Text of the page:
Sun Tests Social Networking Tool Kit

By Chris Preimesberger  |  Posted 2008-06-26 Print this article Print

Developers can use new tool package called Zmbly to build Facebook, Google-type apps than run in the cloud.

MENLO PARK, Calif.-Sun Microsystems has quietly let it slip that it is running private beta tests on a new set of development tools specifically designed for building social networking applications in the cloud.

Zmbly, the project's internal name, was released to a select group of beta testers about a week ago.

"You can think about it as a development environment for building social applications [in the cloud]," Ian Murdock, Sun vice-president of developer and community marketing, told me today at a conference about Sun's 2008 open-source road map on the company's campus here. These applications are "like Facebook applications, Google gadgets, etc.," Murdock said.

"In some ways it's an experiment," Murdock said. "In other ways, it's a pretty fundamental part of our cloud strategy-the notion that our cloud is essentially going to be a 'cloud of clouds.'  How do you take services, wherever they live on the Web, and put them together in a way that's more structured than a mashup?" he asked.

There's a high degree of resemblance to the way the open-source world is now to the way it was 15 years ago, he said.

"Sure, you could download all the source code, compile it yourself and build your own Linux box, but there are way more people in the world who can download a Linux distribution," said Murdock, who co-founded the Debian Linux distro 15 years ago (his ex-wife was "Deb," he's "Ian").

So where does Sun add value to this development?

"We have technologies like ZFS [Zettabyte File System, a super-fast open-source file system] and DTrace [a fast new system-monitoring tool], and we can make those available as a service," Murdock said. "We can offer all the features of ZFS in kind of an on-demand fashion. How do [we] integrate DTrace with our developer tools? That's what we're trying here with Zmbly."

Murdock said that it's not about helping developers and companies build their own silos.

"It's about how we go about helping developers do what they are already doing," Murdock said, "and, of course, at the end of the day, monetize that work and participate in the build-out of the platform."

Zmbly is designed for people building mashups in a hosted fashion, Murdock said. "It's a much more structured environment than developers have available today," he said.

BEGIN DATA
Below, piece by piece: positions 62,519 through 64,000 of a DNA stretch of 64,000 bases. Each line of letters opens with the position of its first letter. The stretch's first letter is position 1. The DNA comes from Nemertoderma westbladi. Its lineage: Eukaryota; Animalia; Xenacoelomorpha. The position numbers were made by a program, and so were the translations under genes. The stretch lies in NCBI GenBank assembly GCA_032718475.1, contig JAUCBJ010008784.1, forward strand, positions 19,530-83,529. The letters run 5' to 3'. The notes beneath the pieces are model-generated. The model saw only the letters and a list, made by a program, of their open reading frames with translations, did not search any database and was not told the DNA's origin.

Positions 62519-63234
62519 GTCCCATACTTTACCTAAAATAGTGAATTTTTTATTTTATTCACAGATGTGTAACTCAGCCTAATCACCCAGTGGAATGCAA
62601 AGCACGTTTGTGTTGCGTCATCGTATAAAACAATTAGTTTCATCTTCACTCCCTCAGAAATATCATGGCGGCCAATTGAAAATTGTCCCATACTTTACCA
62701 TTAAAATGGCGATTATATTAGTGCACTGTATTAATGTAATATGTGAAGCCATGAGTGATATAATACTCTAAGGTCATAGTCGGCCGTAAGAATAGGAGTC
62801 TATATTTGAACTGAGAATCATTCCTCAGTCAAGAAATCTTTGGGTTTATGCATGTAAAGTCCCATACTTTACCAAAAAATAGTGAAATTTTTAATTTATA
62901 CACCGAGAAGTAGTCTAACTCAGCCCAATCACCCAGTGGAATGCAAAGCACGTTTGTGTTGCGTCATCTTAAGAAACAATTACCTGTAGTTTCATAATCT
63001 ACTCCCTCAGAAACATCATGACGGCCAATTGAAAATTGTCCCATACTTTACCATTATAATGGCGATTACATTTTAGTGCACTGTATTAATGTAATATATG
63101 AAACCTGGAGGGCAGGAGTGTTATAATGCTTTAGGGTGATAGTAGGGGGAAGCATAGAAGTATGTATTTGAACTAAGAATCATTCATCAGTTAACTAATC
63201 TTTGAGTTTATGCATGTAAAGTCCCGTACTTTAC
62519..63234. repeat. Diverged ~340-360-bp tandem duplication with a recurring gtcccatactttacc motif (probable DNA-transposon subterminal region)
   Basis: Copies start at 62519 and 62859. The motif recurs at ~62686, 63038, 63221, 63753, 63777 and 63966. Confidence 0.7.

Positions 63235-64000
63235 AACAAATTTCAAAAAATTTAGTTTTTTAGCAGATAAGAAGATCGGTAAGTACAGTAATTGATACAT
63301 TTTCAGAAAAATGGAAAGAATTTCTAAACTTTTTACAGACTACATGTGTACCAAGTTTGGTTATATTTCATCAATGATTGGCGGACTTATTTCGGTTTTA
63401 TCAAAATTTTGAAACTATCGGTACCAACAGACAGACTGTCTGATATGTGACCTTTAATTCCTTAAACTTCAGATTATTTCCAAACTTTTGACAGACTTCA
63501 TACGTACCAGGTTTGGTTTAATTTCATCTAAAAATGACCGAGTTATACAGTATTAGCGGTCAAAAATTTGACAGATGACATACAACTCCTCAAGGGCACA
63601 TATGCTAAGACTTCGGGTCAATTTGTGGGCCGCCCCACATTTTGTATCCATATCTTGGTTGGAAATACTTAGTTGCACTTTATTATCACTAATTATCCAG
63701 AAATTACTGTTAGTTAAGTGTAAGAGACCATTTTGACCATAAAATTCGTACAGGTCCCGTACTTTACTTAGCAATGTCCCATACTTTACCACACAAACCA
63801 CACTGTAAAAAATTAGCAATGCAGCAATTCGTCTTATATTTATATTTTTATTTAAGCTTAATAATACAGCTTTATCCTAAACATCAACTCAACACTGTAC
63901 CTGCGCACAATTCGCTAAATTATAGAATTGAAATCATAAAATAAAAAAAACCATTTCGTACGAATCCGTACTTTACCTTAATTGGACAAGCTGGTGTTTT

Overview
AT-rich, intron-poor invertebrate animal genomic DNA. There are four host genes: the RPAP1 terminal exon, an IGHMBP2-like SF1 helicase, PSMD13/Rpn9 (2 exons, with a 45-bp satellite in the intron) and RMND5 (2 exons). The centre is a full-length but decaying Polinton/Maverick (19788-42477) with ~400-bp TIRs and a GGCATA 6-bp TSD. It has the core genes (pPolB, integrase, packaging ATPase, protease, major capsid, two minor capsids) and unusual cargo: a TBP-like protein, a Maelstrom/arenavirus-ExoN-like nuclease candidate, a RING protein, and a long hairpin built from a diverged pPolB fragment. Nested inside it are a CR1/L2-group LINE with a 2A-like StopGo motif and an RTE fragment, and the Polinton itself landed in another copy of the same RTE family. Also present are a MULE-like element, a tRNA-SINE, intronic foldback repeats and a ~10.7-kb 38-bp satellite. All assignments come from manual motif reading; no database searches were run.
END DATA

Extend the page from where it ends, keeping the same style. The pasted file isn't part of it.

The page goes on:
Chris Preimesberger Chris Preimesberger was named Editor-in-Chief of Features & Analysis at eWEEK in November 2011. Previously he served eWEEK as Senior Writer, covering a range of IT sectors that include data center systems, cloud computing, storage, virtualization, green IT, e-discovery and IT governance. His blog, Storage Station, is considered a go-to information source. Chris won a national Folio Award for magazine writing in November 2011 for a cover story on and CEO-founder Marc Benioff, and he has served as a judge for the SIIA Codie Awards since 2005. In previous IT journalism, Chris was a founding editor of both IT Manager's Journal and and was managing editor of Software Development magazine. His diverse resume also includes: sportswriter for the Los Angeles Daily News, covering NCAA and NBA basketball, television critic for the Palo Alto Times Tribune, and Sports Information Director at Stanford University. He has served as a correspondent for The Associated Press, covering Stanford and NCAA tournament basketball, since 1983. He has covered a number of major events, including the 1984 Democratic National Convention, a Presidential press conference at the White House in 1993, the Emmy Awards (three times), two Rose Bowls, the Fiesta Bowl, several NCAA men's and women's basketball tournaments, a Formula One Grand Prix auto race, a heavyweight boxing championship bout (Ali vs. Spinks, 1978), and the 1985 Super Bowl. A 1975 graduate of Pepperdine University in Malibu, Calif., Chris has won more than a dozen regional and national awards for his work. He and his wife, Rebecca, have four children and reside in Redwood City, Calif.Follow on Twitter: editingwhiz

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